3. Be aware that some students may not be emotionally/psychologically/intellectually ready to change the stories they are telling about their lives. They may be ready, only, to recognize these narratives. They may be ready, only, to recognize these narratives at work on other people in other situations. Decide early on what will count, for you, as success in this endeavor.
  4. Use this idea, perhaps, of varying stages of readiness/needing to change the stories we tell about our lives, to scaffold, slowly, gently, your introduction to this idea at all, should you choose to take this path. Be prepared for resistance, which may come in the form of name-calling (see #2 above), or in the form of an“I have nothing to write about” (see blog post, “My 18-Year-Old Self Writes Autobiography”) teacher-student conference, or any form that might exist in the infinite spaces between and around these two examples.
  5. Remember that you are the English teacher, and as such neither the parole officer, nor mother, not therapist of these students, and that as much as you might think they need to change the stories they are telling about their lives, from the ways they define themselves as developmental writers, or are defined, institutionally, as developmental students, all the way to their discourses about higher education as a means to make more money, from their Disney Princess narratives to their very real domestic abuse stories–you don’t get to choose who changes and what they change into, and if you think you do, you are right back there with Quintilian awarding grades of A to the “good man writing well.”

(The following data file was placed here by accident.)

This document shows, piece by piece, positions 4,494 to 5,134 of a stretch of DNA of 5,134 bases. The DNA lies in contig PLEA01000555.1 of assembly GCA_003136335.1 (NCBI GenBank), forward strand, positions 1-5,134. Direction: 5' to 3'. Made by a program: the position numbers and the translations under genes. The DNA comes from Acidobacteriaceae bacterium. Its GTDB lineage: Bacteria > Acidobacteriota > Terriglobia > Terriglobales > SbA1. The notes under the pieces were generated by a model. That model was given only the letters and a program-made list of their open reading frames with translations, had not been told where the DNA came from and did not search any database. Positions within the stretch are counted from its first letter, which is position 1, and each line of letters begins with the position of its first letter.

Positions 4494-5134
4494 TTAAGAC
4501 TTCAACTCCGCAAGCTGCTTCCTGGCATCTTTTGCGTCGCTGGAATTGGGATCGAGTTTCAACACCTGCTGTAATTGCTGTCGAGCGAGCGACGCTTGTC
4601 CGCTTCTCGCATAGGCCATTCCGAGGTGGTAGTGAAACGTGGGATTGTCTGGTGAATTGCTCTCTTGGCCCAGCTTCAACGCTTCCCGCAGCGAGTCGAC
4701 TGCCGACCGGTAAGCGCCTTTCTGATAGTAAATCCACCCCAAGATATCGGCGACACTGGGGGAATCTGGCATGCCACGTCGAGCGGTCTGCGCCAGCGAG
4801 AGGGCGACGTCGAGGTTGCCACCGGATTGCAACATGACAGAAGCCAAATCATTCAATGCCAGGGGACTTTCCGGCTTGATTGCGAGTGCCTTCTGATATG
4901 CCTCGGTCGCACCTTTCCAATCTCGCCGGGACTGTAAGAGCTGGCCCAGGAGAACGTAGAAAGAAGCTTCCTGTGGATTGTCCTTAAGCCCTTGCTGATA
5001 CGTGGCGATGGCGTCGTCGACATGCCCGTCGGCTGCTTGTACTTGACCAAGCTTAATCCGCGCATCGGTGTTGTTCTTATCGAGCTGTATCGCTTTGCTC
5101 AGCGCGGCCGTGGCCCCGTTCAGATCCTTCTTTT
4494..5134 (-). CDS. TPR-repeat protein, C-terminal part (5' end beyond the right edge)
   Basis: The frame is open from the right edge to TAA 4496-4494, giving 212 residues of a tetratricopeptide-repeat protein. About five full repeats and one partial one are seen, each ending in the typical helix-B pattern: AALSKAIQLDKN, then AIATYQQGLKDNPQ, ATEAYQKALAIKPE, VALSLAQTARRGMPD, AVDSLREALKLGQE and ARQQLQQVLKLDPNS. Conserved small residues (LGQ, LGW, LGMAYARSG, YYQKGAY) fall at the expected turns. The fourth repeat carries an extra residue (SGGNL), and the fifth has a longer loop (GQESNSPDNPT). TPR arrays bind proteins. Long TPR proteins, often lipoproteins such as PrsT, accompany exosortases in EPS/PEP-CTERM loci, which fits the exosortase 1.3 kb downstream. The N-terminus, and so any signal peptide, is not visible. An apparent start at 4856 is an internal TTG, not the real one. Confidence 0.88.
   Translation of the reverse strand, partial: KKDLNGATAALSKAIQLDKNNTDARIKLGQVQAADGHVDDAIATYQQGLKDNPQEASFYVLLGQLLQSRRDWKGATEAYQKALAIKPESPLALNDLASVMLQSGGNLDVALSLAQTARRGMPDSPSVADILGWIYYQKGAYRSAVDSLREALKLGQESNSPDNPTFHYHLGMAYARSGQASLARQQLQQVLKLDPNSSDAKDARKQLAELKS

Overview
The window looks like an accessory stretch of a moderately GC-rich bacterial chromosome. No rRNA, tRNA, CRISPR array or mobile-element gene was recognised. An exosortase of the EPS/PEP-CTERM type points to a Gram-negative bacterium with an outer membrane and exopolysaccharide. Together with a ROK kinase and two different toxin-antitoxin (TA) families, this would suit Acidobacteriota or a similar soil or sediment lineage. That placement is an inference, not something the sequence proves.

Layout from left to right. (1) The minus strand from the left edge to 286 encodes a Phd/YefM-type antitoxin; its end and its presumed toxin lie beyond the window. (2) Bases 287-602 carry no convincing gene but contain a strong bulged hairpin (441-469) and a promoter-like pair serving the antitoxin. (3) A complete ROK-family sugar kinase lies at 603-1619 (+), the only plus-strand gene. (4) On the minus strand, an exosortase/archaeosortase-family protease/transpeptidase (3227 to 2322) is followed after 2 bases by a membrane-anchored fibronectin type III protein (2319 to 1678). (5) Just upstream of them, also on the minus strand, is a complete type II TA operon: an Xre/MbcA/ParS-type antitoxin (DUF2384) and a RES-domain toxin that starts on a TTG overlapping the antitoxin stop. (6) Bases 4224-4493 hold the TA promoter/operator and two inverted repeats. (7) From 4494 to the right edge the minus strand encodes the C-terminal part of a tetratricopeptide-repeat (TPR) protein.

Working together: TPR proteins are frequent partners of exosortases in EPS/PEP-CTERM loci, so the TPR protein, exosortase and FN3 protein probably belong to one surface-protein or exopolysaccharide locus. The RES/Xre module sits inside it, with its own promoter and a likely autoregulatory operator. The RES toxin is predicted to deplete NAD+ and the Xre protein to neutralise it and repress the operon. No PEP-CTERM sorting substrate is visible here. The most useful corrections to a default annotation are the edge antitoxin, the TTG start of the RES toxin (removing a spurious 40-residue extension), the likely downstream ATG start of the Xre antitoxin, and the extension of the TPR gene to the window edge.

6. Try not to engage in acts malefic generosity here. (Actually, this is true for any classroom activity, assignment sequence, or philosophy.) Who said “There are none so holy as the recently converted?” Just because you recently engaged in a project in which you changed, or broke, some of the narratives that were writing your life, in ways that sometimes opened up new ways of seeing for you, in ways that gave voice where voices were previously silenced, and you’re feeling pretty cool,  take as a lesson that you, ultimately, DID NOT break the metanarrative of Your Own Adoption Story, no matter how flawed, fragmented, gap-toothed, holey, contingent upon the discourses of its time, place, community, ideologically reifying (need I go on?) you realized it is. You are not in the business of creating mini-me’s.
  7. Do not create, of the words, “Breaking the Narrative,” a brand-new metanarrative for teaching/learning/living that simply replaces all the metanarratives and local narratives you are working to help students think about critically. Because then you’ll just have to break THAT narrative. Again.
  8. Walk carefully the tightrope (I know, another thin line) between teaching students to recognize and analyze and critique the ideologies, the narratives, that are writing their lives, that are inscribing their subjectivities, and teaching students the language of power, by which I mean  Lisa  Delpit, “Secret Basketball,” et al. “There are codes or rules for participating in power,” Delpit tells us in “The Silenced Dialogue;” “The rules of the culture of power are a reflection of the rules of the culture of those who have power.” It occurs to me, as I struggle to make my dissertation conform within the narrow confines of the Teachers College Columbia University Office of Doctoral Studies General Instructions for Preparing Doctor of Education Dissertations: A Manual of Style, that I can break all the narratives I want, disrupt all the genres I want, play havoc with the dissertation structure itself, all to show the arbitrariness, the  constructedness, the ideological-ness, the myth of what counts as appropriately created and presented knowledge–